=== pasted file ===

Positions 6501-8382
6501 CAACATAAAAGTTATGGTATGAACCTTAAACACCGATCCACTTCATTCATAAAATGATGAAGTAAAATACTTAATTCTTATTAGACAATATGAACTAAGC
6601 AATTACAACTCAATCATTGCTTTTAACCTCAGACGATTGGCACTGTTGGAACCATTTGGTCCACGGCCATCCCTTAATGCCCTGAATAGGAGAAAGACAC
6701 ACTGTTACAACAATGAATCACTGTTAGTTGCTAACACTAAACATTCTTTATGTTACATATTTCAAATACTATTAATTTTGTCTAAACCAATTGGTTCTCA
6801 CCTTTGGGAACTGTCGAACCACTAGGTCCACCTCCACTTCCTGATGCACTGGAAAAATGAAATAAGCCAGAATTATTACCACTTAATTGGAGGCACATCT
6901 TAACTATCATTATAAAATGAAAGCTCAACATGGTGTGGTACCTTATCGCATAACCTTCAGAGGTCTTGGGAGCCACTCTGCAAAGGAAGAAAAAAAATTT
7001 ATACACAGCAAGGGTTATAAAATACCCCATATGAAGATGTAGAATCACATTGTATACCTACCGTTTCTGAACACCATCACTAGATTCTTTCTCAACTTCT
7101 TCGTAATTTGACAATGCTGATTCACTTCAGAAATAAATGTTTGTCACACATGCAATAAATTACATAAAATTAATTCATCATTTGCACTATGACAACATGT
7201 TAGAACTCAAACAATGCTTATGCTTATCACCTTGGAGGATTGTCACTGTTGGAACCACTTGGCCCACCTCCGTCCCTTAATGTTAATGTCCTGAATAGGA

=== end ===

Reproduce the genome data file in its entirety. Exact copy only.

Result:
Positions 6501-8382
6501 CAACATAAAAGTTATGGTATGAACCTTAAACACCGATCCACTTCATTCATAAAATGATGAAGTAAAATACTTAATTCTTATTAGACAATATGAACTAAGC
6601 AATTACAACTCAATCATTGCTTTTAACCTCAGACGATTGGCACTGTTGGAACCATTTGGTCCACGGCCATCCCTTAATGCCCTGAATAGGAGAAAGACAC
6701 ACTGTTACAACAATGAATCACTGTTAGTTGCTAACACTAAACATTCTTTATGTTACATATTTCAAATACTATTAATTTTGTCTAAACCAATTGGTTCTCA
6801 CCTTTGGGAACTGTCGAACCACTAGGTCCACCTCCACTTCCTGATGCACTGGAAAAATGAAATAAGCCAGAATTATTACCACTTAATTGGAGGCACATCT
6901 TAACTATCATTATAAAATGAAAGCTCAACATGGTGTGGTACCTTATCGCATAACCTTCAGAGGTCTTGGGAGCCACTCTGCAAAGGAAGAAAAAAAATTT
7001 ATACACAGCAAGGGTTATAAAATACCCCATATGAAGATGTAGAATCACATTGTATACCTACCGTTTCTGAACACCATCACTAGATTCTTTCTCAACTTCT
7101 TCGTAATTTGACAATGCTGATTCACTTCAGAAATAAATGTTTGTCACACATGCAATAAATTACATAAAATTAATTCATCATTTGCACTATGACAACATGT
7201 TAGAACTCAAACAATGCTTATGCTTATCACCTTGGAGGATTGTCACTGTTGGAACCACTTGGCCCACCTCCGTCCCTTAATGTTAATGTCCTGAATAGGA